Indonesia polls close and count begins

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indonesia_electionPolls open for around 187 million Indonesians eligible to vote in single-day legislative elections closed at 1pm local time on April 9 and count began in the world’s third largest democracy.

After three weeks of peaceful outdoor campaigning, voters across three time zones cast their ballots for members of national and local legislatures and representatives at more than a half million makeshift booths from the eastern Papua province to the devout Muslim province of Aceh in the west.

For many, the election was more about supporting a specific party than voting for individual candidates, to help boost the chances for their favorite presidential hopeful three months from now.

It will take one month to collate the official results in this nation of 186 million voters and thousands of islands. Survey groups will be providing quick counts, which will give a reasonable indication of which way the political winds are blowing.

The legislative election is the first of two for Indonesia in 2014, with a presidential election also set to be held. Outgoing president Susilo Bambang Yudhoyono has lead his Democrat Party for 10 years, but under the country’s laws cannot run again.

Many believe Jakarta governor Joko Widodo, known affectionately as Jokowi, is a front runner to become the next president.

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Reading Time: 1 minute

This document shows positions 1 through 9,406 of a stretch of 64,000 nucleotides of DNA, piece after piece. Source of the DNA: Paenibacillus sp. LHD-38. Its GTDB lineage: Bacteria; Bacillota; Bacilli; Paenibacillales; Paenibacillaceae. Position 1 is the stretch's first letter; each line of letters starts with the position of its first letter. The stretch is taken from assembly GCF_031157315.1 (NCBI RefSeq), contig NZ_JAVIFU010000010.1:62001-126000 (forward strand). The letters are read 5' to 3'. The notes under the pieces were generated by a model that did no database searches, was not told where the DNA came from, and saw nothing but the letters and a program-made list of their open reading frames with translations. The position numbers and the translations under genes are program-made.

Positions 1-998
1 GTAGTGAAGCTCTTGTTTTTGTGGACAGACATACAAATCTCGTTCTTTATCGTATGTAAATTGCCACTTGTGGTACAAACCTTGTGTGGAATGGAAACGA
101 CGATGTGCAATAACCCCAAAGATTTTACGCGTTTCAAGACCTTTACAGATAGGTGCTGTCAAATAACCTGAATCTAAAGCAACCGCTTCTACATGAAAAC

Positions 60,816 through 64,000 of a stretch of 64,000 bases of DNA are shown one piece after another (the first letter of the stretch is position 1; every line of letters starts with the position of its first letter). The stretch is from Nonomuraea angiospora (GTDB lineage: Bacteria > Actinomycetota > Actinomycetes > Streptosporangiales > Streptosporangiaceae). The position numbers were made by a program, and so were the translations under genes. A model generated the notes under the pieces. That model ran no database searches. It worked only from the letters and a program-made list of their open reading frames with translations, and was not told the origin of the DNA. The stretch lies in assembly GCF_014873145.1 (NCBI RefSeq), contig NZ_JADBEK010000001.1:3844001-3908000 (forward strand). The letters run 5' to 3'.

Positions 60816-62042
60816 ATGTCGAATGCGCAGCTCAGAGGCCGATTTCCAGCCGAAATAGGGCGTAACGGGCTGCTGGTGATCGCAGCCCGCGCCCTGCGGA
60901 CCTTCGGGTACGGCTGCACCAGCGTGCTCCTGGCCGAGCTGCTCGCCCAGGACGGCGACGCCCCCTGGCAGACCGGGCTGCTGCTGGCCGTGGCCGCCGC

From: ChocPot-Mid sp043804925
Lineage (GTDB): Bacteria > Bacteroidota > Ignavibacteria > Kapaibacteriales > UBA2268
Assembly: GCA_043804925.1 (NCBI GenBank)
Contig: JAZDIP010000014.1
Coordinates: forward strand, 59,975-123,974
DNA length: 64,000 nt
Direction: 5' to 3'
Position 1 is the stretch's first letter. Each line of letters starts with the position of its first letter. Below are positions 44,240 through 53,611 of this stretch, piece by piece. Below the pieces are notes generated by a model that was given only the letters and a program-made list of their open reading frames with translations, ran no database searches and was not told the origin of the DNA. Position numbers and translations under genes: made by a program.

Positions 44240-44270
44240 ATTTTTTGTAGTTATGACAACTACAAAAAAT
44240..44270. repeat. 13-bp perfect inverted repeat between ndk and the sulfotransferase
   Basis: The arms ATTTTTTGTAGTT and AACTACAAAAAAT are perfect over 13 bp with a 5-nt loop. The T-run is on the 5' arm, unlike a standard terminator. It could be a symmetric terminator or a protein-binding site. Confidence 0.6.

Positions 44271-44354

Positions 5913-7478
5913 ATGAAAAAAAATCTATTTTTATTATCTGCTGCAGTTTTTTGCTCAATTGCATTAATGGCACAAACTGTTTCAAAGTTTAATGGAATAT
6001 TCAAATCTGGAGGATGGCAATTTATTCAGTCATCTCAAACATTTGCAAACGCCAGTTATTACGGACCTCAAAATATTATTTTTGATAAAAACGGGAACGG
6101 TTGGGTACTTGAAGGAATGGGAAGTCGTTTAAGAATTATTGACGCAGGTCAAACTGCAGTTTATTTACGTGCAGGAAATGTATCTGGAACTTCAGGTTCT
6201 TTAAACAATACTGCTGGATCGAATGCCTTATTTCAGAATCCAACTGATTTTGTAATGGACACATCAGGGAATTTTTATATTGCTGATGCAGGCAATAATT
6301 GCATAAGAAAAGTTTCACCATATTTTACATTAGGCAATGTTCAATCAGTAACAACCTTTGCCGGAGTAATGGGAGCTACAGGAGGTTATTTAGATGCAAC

Polls open for around 187 million Indonesians eligible to vote in single-day legislative elections closed at 1pm local time on April 9 and count began in the world’s third largest democracy.

Reading Time: 1 minute

indonesia_electionPolls open for around 187 million Indonesians eligible to vote in single-day legislative elections closed at 1pm local time on April 9 and count began in the world’s third largest democracy.

After three weeks of peaceful outdoor campaigning, voters across three time zones cast their ballots for members of national and local legislatures and representatives at more than a half million makeshift booths from the eastern Papua province to the devout Muslim province of Aceh in the west.

For many, the election was more about supporting a specific party than voting for individual candidates, to help boost the chances for their favorite presidential hopeful three months from now.

It will take one month to collate the official results in this nation of 186 million voters and thousands of islands. Survey groups will be providing quick counts, which will give a reasonable indication of which way the political winds are blowing.

The legislative election is the first of two for Indonesia in 2014, with a presidential election also set to be held. Outgoing president Susilo Bambang Yudhoyono has lead his Democrat Party for 10 years, but under the country’s laws cannot run again.

Many believe Jakarta governor Joko Widodo, known affectionately as Jokowi, is a front runner to become the next president.

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